"I had a very warm childhood." One impediment was that we did not have a lot of money. "We struggled financially. We were different in that respect" from our surrounding Jewish community that was fairly well off. "We learned to adjust our roles and
Her parents had no specific activism. Her father worked very long hours in the family's furniture business. Her mother was a full-time mom "working very hard raising the children." "So there really wasn't time or opportunity to be involved outside the home."
"My mother was certainly the role model for compassion and caring. She was tremendously open about how she felt and about hearing how we felt. She was an unbelievable listener. She always made time for us. Friends in high school would call her to talk to her because they just knew she was a good listener, and interested in what people were doing. That was around me all the time, that warmth and caring. She taught me a lot of openness. My father did too. My father was a very funny, entertaining, irreverent man... his heart was incredibly warm and he was a wonderful, warm, open man. My parents wanted the most and the best for me, my sister, and my brother. Because of their models, I always felt that all people were equally deserving of love, regardless of anything in their lives."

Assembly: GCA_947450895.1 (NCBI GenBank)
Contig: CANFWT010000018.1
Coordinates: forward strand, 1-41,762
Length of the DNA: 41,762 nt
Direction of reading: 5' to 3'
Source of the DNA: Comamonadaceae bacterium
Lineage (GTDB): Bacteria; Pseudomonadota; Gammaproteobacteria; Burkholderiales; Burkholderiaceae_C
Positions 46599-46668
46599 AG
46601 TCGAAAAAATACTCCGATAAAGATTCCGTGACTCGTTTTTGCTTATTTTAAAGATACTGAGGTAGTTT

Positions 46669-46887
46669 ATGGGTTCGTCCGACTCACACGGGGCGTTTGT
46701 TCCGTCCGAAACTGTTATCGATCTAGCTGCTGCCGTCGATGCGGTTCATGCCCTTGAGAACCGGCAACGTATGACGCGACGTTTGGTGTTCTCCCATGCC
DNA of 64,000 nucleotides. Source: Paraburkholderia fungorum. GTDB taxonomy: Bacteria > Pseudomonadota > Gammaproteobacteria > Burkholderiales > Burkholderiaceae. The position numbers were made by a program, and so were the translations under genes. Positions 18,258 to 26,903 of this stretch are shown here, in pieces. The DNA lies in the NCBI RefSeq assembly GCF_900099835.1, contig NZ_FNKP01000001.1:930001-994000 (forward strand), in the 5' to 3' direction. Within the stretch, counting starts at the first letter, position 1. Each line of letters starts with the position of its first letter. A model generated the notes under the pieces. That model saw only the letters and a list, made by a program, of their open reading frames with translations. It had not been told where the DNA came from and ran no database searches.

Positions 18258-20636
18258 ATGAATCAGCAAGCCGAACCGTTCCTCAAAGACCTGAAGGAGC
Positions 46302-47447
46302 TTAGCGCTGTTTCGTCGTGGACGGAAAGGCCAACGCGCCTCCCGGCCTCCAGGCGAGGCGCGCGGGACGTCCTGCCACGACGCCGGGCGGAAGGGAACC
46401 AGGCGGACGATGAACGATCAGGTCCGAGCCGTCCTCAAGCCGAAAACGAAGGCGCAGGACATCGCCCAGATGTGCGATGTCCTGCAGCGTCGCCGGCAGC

"A lot of my friends' parents were physicians, but I really never had a [professional] role model. That's been one of the more frustrating parts of my career. I'm always searching for a role model. I really had to define myself over time. I wish I had more of a role model. I was the first woman in my family to go to college, and I went to MIT of all places. I was certainly encouraged by my family, but there was nothing to imitate. I've never followed a previously laid trail. These were all things I really wanted to do. They just came from inside."